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Comment Re:The problem is people (Score 1) 409

The salt won't protect against poor passwords (common passwords and dictionary words) but it will help relatively good passwords stay secure in the face of ever-expanding collections of rainbow tables. For example there is a 5GB table currently available from freerainbowtables.com that allows you to look up the plain text for any MD5 hash of a string up to 6 characters, including a relatively good password like "F8% z5". Eventually they will expand to 7 characters, then 8... Adding salt makes a rainbow table attack much less practical. I would expect that even a 16-bit random salt would require a rainbow table to be 65,000 times as large.

If you don't want to give your customers a heart attack: add plenty of salt.


Justice Department Seeks Ebonics Experts 487

In addition to helping decipher their Lil Wayne albums, the Justice Department is seeking Ebonics experts to help monitor, translate and transcribe wire tapped conversations. The DEA wants to fill nine full time positions. From the article: "A maximum of nine Ebonics experts will work with the Drug Enforcement Administration’s Atlanta field division, where the linguists, after obtaining a 'DEA Sensitive' security clearance, will help investigators decipher the results of 'telephonic monitoring of court ordered nonconsensual intercepts, consensual listening devices, and other media.'”

Officers Lose 243 Homeland Security Guns 125

In a screw up so big it could only be brought to you by the government or a famous athlete, 243 guns were lost by Homeland Security agencies between 2006 and 2008. 179 guns, were lost "because officers did not properly secure them," an inspector general report said. One of the worst examples of carelessness cites a customs officer who left a firearm in an idling vehicle in the parking lot of a convenience store. The vehicle was stolen while the officer was inside. "A local law enforcement officer later recovered the firearm from a suspected gang member and drug smuggler," the report said.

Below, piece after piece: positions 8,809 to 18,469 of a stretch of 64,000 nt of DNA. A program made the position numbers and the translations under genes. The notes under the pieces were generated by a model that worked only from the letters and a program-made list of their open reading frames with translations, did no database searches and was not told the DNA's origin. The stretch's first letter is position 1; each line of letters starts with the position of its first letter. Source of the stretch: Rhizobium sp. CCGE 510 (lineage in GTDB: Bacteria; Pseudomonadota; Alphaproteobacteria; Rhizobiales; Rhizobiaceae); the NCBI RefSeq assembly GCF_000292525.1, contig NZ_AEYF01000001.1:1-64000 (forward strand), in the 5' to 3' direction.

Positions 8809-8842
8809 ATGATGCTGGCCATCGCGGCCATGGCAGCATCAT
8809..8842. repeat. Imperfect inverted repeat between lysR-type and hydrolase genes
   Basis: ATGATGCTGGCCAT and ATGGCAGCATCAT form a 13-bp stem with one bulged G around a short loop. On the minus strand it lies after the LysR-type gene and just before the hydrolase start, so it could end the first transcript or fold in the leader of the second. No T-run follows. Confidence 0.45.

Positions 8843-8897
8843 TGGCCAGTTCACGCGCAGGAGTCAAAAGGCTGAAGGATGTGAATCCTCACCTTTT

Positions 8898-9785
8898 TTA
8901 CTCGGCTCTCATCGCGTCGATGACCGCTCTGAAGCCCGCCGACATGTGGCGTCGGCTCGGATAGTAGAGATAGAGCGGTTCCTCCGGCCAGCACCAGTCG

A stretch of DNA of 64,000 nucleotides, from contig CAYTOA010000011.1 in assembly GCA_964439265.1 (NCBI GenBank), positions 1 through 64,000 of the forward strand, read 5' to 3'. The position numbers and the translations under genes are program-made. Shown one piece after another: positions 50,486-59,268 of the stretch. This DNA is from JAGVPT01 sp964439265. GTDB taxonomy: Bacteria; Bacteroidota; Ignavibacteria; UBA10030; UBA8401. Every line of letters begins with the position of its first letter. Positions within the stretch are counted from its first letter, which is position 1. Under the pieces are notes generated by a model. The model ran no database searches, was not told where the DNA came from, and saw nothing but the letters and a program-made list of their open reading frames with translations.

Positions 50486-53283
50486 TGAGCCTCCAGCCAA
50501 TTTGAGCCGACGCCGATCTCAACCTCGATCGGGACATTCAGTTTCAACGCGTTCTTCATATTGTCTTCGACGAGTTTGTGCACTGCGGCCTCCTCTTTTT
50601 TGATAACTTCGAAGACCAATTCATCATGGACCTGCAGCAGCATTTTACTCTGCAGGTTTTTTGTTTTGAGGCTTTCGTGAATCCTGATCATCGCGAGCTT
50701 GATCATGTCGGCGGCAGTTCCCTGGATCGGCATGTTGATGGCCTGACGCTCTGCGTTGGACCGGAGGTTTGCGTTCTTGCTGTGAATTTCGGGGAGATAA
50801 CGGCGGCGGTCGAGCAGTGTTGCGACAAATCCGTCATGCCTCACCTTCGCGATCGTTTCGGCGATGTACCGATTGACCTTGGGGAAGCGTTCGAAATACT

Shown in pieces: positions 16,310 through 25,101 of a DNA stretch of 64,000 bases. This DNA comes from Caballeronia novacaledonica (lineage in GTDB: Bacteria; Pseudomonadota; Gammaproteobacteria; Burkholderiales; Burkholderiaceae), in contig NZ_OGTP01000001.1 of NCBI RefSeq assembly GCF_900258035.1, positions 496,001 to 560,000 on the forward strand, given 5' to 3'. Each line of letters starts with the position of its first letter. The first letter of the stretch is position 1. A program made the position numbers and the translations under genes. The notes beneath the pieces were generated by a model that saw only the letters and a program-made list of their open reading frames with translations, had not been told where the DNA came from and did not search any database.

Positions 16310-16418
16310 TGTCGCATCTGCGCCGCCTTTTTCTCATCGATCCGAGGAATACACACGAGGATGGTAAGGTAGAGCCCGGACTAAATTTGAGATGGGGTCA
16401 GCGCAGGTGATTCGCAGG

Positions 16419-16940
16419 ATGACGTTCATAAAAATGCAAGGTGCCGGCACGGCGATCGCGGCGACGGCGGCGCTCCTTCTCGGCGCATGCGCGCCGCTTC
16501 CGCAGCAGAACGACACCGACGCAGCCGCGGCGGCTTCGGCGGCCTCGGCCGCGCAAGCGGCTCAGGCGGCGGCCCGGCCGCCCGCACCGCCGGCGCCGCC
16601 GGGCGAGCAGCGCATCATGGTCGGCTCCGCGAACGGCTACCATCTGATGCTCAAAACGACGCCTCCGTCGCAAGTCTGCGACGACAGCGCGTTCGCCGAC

Owners Smash iPhones To Get Upgrades, Says Insurance Company 406

markass530 writes "An iPhone insurance carrier says that four in six claims are suspicious, and is worse when a new model appears on the market. 'Supercover Insurance is alleging that many iPhone owners are deliberately smashing their devices and filing false claims in order to upgrade to the latest model. The gadget insurance company told Sky News Sunday that it saw a 50-percent rise in claims during the month Apple launched the latest version, the iPhone 3GS.'"

Submission + - Full body scanners violate child porn laws. (guardian.co.uk) 2

gandhi_2 writes: The Guardian has a story about an ongoing legal battle over the use of full body scanners in the UK. The Protection of Children Act 1978, includes provisions in which it is illegal to create an indecent image or a "pseudo-image" of a child....which a full body scanner does.

Jetman Attempts Intercontinental Flight 140

Last year we ran the story of Yves Rossy and his DIY jetwings. Yves spent $190,000 and countless hours building a set of jet-powered wings which he used to cross the English Channel. Rossy's next goal is to cross the Strait of Gibraltar, from Tangier in Morocco and Tarifa on the southwestern tip of Spain. From the article: "Using a four-cylinder jet pack and carbon fibre wings spanning over 8ft, he will jump out of a plane at 6,500 ft and cruise at 130 mph until he reaches the Spanish coast, when he will parachute to earth." Update 18:57 GMT: mytrip writes: "Yves Rossy took off from Tangiers but five minutes into an expected 15-minute flight he was obliged to ditch into the wind-swept waters."

Comment Re:Ditch it (Score 1) 198

I like the auction idea. Not all TLD's are of equal value. Perhaps instead of a fixed price there should be a fixed minimum bid to cover costs and an auction of, say, 90 days to see who is willing to pay the most for the rights to control the new TLD. That should bring in enough revenue that the minimum bid could be brought down to a range that some smaller organizations could afford, like $1000.

Perhaps there should be an annual maintenance fee. How about 1% of the purchase price? If the fee is not paid the domain is re-auctioned to a new owner. I foresee problems with the new owner raising rates on sub-domain owners, either to milk them or to drive them away so the sub-domains can be re-sold... Not sure if/how I would propose controlling that.

Feel disillusioned? I've got some great new illusions, right here!